2. Real decision-making power continues to rest in the hands of high-level administrators and the board of trustees.
In any corporation, power is concentrated at the top. At Butler, this translates to the vice-presidents, the president, and, most importantly, the board of trustees. Within this exclusive group, the real decisions are made. Its members—mostly male, mostly white, mostly business background—are essentially the masters of the Butler universe. The big choices—involving investment, tuition, and enrollment—are made in the absence of voting representatives from the aforementioned segments of the Butler community. The process is far from transparent. Yet it continues, essentially shaping the direction of the university, with only the input of a handful of individuals.
3. Certain opinions and actions are continually suppressed by a competitive, hierarchical structure.
Let’s be clear. Though the department of public relations seems to be seeking the title, there are officially no information police at Butler. Aside from the occasional e-mail monitoring or mysterious blog disappearance, criticism and dissent are not consciously supervised or suppressed by malevolent ministers of truth.
That said, we at the Underground firmly believe that certain opinions and actions are effectively prohibited in our university community. This prohibition is rarely carried out by conscious individuals; rather, it is done subconsciously and its ultimate source is a competitive, hierarchical structure.
Rhetoric aside, competition is the emphasis of the corporate university—competition for promotions, for power, for money, for scholarships, for positions, for popularity, for elections, for grades. This has monumental effect on university education and thus on students and thus on society, but this is another matter in itself. In terms of repressing undesirable opinions, the competitive corporate model is a master censor.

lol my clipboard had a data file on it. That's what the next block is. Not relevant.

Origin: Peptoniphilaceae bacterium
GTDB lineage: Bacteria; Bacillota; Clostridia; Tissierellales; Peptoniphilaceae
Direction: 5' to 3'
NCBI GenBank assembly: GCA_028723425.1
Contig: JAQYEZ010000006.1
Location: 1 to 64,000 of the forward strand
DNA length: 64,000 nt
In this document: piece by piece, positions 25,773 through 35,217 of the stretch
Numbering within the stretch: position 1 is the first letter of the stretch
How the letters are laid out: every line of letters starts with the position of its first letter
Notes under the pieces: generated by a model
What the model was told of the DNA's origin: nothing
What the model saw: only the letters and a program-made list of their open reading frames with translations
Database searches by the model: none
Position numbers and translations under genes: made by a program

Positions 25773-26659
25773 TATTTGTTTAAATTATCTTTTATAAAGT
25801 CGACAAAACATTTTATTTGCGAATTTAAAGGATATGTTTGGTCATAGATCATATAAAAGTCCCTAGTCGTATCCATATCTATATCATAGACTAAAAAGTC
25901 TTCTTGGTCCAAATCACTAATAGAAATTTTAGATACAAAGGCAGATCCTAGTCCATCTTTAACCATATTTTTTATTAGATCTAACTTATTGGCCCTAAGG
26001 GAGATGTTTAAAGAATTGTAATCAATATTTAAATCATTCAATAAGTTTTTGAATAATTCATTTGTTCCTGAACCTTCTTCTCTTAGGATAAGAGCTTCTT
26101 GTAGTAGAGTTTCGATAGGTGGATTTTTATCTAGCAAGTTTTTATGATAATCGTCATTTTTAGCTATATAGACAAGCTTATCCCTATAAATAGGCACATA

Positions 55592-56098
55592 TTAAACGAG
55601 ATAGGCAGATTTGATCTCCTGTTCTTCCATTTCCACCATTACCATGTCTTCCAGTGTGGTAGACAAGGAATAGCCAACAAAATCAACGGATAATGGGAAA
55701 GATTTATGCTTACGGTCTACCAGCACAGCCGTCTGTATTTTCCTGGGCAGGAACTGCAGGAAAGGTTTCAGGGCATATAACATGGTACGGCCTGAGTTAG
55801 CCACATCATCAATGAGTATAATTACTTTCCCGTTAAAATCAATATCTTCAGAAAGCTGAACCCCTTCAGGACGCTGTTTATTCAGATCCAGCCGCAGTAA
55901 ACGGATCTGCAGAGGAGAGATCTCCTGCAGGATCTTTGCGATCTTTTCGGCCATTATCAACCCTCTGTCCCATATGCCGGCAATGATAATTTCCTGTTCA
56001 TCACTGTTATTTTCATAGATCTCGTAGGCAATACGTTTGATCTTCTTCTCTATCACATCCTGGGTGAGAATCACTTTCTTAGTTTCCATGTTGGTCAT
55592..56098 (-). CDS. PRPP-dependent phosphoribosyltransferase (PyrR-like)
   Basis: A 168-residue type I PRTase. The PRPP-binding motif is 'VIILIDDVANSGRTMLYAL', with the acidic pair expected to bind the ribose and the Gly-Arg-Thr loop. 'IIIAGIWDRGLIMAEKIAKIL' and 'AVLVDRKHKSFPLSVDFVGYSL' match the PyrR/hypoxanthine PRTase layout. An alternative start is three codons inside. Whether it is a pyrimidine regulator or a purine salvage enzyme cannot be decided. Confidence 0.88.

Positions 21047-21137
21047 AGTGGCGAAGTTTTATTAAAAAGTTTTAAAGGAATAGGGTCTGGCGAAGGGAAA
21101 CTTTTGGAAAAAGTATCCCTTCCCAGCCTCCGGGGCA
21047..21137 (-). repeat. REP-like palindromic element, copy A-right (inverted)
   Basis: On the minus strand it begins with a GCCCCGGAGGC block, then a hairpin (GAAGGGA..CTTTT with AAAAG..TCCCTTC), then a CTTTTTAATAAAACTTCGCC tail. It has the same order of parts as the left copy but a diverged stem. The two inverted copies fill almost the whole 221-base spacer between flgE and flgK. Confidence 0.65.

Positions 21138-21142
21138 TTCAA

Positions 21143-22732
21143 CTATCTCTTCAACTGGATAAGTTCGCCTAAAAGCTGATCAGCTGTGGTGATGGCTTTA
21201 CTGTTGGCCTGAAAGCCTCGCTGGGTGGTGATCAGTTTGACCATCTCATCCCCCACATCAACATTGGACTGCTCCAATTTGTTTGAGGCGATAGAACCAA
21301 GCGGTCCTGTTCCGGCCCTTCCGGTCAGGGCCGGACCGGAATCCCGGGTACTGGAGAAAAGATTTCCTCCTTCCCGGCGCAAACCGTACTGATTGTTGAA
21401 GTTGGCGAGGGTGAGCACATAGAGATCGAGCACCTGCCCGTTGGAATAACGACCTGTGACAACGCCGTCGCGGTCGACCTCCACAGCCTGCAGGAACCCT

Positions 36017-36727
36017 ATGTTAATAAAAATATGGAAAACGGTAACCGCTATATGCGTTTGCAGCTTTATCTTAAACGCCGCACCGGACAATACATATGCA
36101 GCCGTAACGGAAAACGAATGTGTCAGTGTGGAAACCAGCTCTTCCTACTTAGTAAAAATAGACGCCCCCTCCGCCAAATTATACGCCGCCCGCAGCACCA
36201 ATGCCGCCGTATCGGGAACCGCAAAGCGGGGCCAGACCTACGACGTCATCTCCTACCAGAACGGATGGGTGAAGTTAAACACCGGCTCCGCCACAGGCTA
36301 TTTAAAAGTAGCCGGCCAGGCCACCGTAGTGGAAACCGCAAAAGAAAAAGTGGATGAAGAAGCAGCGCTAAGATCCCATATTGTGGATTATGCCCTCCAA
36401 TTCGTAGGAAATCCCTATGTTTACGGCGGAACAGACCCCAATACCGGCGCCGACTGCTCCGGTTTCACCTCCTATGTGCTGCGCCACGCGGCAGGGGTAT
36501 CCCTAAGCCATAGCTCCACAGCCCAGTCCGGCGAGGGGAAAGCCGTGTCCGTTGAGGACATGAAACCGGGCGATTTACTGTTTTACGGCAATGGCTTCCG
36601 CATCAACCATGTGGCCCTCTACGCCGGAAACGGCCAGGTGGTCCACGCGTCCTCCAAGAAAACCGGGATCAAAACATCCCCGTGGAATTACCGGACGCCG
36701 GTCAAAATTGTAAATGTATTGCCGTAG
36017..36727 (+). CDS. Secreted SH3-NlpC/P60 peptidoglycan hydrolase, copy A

Simply put, articulating an opinion not in line with the proper doctrine is a sure way to harm one’s chances of climbing the ranks of the hierarchy. It’s a dynamic that’s been well illustrated as inherent to the totalitarian structure. In a corporate university, you may not be dealt with like you would in the Third Reich, but you certainly run the risk of being passed over for a promotion, a grant, or an A.
4. Embracing fictitious notions of popular influence can be just as dangerous as having no influence at all.
Thought control is incredibly more effective than physical coercion. Someone who is chained, incarcerated, or tortured at least knows that injustice is taking place and will seek to redress it if given an opportunity.
Conversely, if you can control the way someone thinks, the way he or she perceives a certain situation, the very framework in which rational thought takes place, then not only can do as you please and make others do the same, but you can make them think it’s their natural place to do so, that all is right as it is, as it must be, as it should be, that it can be no other way.
This is the very danger present in the illusion of input and why it’s so essential that we adopt a realistic view of our influence.
- Caleb Hamman